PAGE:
f)     Despite funding cuts, Plymouth had continued to attract investment in the sector and found success in applying for grants;

g)    The cost of living crisis meant there was a risk of a widening inequality gap in cultural participation and it was a priority for Councillor Laing that there were increased opportunities for everyone in Plymouth to participate in cultural activities;

h)    The priority programmes of work included an investment strategy, data collection and analysis, and alignment and integration, which were essential in addressing the cost of living crisis;

i)     The social value to the city was also important as it was essential to support community cohesion, positive well-being outcomes, improved educational attainment, civic pride and a cultural identity for Plymouth.

Hannah Harris (CEO of Plymouth Culture) added:


j)     Plymouth Culture aimed to support, enable and facilitate culture, rather than directly delivering cultural activity and acted as a connector and broker to leverage additional support and investment for Plymouth;

k)    The organisation had been working on plans around development of Plymouth city centre and how they could support vacant spaces to be better used. It had made funding available as grants; was working on an anti-racism program; had been instrumental in bringing the immersive futures event forward and had developed an action plan to develop music culturally within the city.


James Mackenzie-Blackman (CEO and Executive Producer, Theatre Royal) added:


l)     Plymouth had a very connected and collaborative cultural sector, facilitated by Plymouth Culture and the Economic Development team at Plymouth City Council;

m)  Culture meant different things to different people, and that was shown in the diverse range of cultural events in Plymouth;

n)    Theatre Royal Plymouth was the largest and best attended regional theatre in the UK, operated as a charity with a turnover of £15-16 million annually and employed around 300 members of staff;

o)    With increasing costs it was  ...  view the full minutes text for item 15.


Update: The Box and its performance pdf icon PDF 8 MB

Additional documents:


Councillor Jemima Laing (Deputy Leader and Cabinet Member for Children’s Social Care, Culture, Events and Communications) introduced the report on The Box and highlighted:


a)    The Box had been a hugely ambitious capital project and opened in September 2020 in the midst of the global COVID19 pandemic to critical acclaim and had gone from strength to strength;

b)    The Box had more than 600,000 visits in total with 245,987 of those in the last financial year and was on target to do just as well in 2023/24;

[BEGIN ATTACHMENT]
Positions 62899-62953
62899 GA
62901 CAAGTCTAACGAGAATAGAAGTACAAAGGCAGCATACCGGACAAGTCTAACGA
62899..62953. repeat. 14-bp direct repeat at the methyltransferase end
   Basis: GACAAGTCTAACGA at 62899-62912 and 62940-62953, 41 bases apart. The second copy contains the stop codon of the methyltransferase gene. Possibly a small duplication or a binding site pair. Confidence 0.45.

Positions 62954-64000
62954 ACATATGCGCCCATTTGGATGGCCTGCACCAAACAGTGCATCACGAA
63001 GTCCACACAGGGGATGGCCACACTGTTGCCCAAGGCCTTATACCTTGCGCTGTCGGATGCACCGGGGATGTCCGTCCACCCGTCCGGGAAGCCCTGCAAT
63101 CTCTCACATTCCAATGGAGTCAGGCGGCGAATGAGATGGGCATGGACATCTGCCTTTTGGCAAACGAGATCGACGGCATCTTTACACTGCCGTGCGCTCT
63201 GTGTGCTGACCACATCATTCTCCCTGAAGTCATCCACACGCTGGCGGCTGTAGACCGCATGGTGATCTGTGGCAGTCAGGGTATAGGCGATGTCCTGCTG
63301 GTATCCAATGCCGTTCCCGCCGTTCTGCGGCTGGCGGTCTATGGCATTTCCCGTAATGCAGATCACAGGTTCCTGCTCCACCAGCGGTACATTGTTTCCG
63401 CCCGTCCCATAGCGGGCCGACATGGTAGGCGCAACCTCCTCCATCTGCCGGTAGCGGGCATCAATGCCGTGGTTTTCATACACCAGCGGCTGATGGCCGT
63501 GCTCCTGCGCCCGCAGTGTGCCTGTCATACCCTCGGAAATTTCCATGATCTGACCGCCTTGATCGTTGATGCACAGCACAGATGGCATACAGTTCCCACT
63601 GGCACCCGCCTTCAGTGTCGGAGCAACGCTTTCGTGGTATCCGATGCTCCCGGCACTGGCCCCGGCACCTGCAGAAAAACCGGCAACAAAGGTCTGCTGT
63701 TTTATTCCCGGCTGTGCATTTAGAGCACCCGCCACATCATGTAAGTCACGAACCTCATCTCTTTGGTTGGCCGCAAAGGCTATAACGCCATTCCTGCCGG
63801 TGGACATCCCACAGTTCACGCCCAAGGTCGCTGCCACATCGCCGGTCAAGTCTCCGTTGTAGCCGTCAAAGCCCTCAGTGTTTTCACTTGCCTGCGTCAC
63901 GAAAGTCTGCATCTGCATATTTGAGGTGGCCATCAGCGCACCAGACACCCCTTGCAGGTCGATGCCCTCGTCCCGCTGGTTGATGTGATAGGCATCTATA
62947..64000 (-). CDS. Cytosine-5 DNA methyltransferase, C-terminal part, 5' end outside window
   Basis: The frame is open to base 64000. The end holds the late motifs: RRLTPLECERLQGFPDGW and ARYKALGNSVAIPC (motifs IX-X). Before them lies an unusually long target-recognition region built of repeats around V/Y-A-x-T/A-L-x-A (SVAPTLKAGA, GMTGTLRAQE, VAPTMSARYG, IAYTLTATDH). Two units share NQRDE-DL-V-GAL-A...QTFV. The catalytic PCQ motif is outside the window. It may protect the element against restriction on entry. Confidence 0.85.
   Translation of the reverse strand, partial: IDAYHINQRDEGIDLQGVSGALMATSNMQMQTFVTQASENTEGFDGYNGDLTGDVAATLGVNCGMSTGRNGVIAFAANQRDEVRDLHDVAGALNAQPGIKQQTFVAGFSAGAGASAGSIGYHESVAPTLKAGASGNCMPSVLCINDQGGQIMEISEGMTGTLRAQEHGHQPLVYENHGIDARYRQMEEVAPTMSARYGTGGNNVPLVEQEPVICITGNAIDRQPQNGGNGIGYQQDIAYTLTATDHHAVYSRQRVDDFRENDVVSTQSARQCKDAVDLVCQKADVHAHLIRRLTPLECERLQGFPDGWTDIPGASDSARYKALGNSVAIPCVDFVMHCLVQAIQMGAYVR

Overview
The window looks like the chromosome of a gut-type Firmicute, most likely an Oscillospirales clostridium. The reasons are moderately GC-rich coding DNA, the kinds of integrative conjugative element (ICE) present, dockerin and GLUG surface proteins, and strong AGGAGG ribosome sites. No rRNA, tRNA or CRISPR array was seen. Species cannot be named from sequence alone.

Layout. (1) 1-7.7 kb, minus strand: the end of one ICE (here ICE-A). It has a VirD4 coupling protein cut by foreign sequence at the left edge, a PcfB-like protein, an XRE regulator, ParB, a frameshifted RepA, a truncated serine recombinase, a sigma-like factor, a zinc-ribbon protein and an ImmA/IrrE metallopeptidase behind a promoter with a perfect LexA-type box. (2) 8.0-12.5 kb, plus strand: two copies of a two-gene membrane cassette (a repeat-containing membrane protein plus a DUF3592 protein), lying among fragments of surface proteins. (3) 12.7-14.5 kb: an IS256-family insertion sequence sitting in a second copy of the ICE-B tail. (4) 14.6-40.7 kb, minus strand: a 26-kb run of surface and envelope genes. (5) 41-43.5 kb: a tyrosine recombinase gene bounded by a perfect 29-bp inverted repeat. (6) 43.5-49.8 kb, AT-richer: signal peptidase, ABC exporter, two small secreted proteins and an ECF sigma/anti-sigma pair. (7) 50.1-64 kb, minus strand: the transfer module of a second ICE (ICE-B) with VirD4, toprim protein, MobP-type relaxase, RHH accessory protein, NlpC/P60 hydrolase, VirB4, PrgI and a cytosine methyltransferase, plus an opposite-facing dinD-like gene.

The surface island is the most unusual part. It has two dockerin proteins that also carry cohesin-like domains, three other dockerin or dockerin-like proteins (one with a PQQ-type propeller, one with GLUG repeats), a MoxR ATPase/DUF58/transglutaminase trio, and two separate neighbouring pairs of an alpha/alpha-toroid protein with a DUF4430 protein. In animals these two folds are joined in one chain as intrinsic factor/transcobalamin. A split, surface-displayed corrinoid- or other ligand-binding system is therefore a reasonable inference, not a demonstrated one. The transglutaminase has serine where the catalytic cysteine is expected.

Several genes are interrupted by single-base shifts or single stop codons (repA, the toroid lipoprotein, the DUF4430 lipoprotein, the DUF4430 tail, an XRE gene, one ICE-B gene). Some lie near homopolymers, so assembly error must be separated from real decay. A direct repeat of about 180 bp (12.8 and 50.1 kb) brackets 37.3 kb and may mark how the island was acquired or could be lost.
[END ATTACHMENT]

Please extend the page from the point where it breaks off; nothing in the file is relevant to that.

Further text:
c)    More than 10,000 people had taken part in The Box’s family programme and had generated £429,830 in the previous financial year and was building its fundraising capabilities in a competitive environment;

d)    There had been an ambitious summer programme at The Box, and it had had 52,000 visitors over the 6 weeks of the school holidays, and the team were preparing for the Autumn programme;

e)    Solomon Hart’s work ‘The execution of Lady Jane Grey’ would be on display from 27 September 2023;

f)     The Box was diversifying and growing the ways it used it spaces, one example was a monthly bazaar that occurred outside the entrance on the last Saturday of each month with local diversity business incubators, food stalls and music and entertainment;

g)    The innovative work of The Box was being noticed locally, regionally, nationally and internationally;

h)    Visitors to Plymouth from the LGA had been very impressed with The Box and what Plymouth had to offer;

i)     The Box continued to raise the profile of Plymouth whilst contributing positively to the health and wellbeing of the city, being a fantastic learning resource, and supporting creativity, especially for children and young people;

j)     The press and media coverage for The Box had an advertising value of £5 million with a global reach of 187 million people.

Victoria Pomery (CEO of The Box) added:


k)    Visitor numbers had peaked at different points each year that The Box had been open which had been due to the summer holidays falling slightly differently, as well as the weather as it was often busier on wetter days;

l)     The team worked hard to ensure that the offer was strong and the venue was accessible and welcoming;

m)  Victoria was excited about the future of culture in Plymouth and the positive impact it could have on the city as a whole.


In response to questions raised it was further explained, with Kate Farmery (Head of Business, The Box) and David Draffan (Service Director for Economic Development) that:


n)    It was challenging for schools to get older students to visit venues like The Box as part of the curriculum;

o)    The Arts Council funded The Box as a visual arts organisation, rather than as a museum or archive and although some exhibitions might not be populist to some, they did make the most of The Box’s collection;

p)    Data on visitors had been collected and analysed but more would be done with a planned increase  ...  view the full minutes text for item 16.


Work Programme pdf icon PDF 128 KB


The Committee agreed to note the work programme document.


Tracking Decisions pdf icon PDF 116 KB


The Committee agreed to note the tracking decisions document.